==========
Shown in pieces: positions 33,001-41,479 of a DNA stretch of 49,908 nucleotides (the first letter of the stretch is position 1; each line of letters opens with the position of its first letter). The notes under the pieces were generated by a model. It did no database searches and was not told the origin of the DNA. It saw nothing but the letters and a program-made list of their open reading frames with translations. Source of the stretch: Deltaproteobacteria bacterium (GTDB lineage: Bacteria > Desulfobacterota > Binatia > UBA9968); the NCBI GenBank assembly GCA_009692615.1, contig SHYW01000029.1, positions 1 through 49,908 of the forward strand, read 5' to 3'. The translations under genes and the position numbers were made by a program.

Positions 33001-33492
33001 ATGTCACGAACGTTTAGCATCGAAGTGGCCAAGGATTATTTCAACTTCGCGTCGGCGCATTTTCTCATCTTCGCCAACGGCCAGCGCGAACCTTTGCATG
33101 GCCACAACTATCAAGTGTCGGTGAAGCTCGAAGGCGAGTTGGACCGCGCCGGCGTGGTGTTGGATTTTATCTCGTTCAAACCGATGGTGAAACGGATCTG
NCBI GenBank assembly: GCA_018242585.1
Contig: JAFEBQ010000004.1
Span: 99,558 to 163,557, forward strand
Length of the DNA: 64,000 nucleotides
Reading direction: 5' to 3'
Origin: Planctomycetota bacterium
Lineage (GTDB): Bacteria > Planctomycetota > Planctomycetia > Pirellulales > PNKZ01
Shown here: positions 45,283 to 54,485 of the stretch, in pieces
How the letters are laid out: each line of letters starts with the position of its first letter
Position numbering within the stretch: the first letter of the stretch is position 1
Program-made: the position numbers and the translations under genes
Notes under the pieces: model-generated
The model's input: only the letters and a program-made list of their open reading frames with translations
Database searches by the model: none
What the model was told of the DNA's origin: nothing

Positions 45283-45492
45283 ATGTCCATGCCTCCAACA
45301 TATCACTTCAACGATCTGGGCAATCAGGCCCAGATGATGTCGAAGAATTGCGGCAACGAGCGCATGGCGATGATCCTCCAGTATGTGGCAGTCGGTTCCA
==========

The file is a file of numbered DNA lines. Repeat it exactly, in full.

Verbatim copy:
Shown in pieces: positions 33,001-41,479 of a DNA stretch of 49,908 nucleotides (the first letter of the stretch is position 1; each line of letters opens with the position of its first letter). The notes under the pieces were generated by a model. It did no database searches and was not told the origin of the DNA. It saw nothing but the letters and a program-made list of their open reading frames with translations. Source of the stretch: Deltaproteobacteria bacterium (GTDB lineage: Bacteria > Desulfobacterota > Binatia > UBA9968); the NCBI GenBank assembly GCA_009692615.1, contig SHYW01000029.1, positions 1 through 49,908 of the forward strand, read 5' to 3'. The translations under genes and the position numbers were made by a program.

Positions 33001-33492
33001 ATGTCACGAACGTTTAGCATCGAAGTGGCCAAGGATTATTTCAACTTCGCGTCGGCGCATTTTCTCATCTTCGCCAACGGCCAGCGCGAACCTTTGCATG
33101 GCCACAACTATCAAGTGTCGGTGAAGCTCGAAGGCGAGTTGGACCGCGCCGGCGTGGTGTTGGATTTTATCTCGTTCAAACCGATGGTGAAACGGATCTG
NCBI GenBank assembly: GCA_018242585.1
Contig: JAFEBQ010000004.1
Span: 99,558 to 163,557, forward strand
Length of the DNA: 64,000 nucleotides
Reading direction: 5' to 3'
Origin: Planctomycetota bacterium
Lineage (GTDB): Bacteria > Planctomycetota > Planctomycetia > Pirellulales > PNKZ01
Shown here: positions 45,283 to 54,485 of the stretch, in pieces
How the letters are laid out: each line of letters starts with the position of its first letter
Position numbering within the stretch: the first letter of the stretch is position 1
Program-made: the position numbers and the translations under genes
Notes under the pieces: model-generated
The model's input: only the letters and a program-made list of their open reading frames with translations
Database searches by the model: none
What the model was told of the DNA's origin: nothing

Positions 45283-45492
45283 ATGTCCATGCCTCCAACA
45301 TATCACTTCAACGATCTGGGCAATCAGGCCCAGATGATGTCGAAGAATTGCGGCAACGAGCGCATGGCGATGATCCTCCAGTATGTGGCAGTCGGTTCCA